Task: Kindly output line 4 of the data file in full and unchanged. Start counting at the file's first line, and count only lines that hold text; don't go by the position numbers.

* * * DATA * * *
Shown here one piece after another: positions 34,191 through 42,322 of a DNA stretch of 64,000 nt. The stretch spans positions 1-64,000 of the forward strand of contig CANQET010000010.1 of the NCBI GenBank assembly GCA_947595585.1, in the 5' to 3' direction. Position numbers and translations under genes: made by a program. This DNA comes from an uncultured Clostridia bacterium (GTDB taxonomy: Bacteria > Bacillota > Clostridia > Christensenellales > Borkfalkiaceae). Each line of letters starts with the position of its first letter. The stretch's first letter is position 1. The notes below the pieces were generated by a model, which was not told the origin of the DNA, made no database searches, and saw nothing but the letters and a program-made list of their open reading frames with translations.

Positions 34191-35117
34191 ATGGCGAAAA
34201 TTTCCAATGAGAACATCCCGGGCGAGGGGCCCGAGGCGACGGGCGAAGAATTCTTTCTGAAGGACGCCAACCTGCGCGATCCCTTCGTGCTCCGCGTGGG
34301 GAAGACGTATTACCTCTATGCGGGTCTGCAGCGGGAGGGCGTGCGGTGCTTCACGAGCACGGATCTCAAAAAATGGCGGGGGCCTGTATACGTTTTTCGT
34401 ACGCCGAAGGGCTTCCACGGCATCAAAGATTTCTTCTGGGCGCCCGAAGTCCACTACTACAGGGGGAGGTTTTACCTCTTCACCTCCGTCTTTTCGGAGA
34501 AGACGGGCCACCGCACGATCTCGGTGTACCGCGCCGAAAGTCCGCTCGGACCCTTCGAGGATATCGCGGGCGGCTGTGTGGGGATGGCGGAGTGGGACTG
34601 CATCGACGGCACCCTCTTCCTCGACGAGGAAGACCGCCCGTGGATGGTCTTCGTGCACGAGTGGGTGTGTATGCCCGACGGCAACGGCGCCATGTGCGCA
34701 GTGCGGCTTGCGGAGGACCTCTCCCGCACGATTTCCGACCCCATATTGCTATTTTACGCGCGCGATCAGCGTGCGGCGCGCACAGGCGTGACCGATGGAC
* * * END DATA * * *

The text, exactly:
34201 TTTCCAATGAGAACATCCCGGGCGAGGGGCCCGAGGCGACGGGCGAAGAATTCTTTCTGAAGGACGCCAACCTGCGCGATCCCTTCGTGCTCCGCGTGGG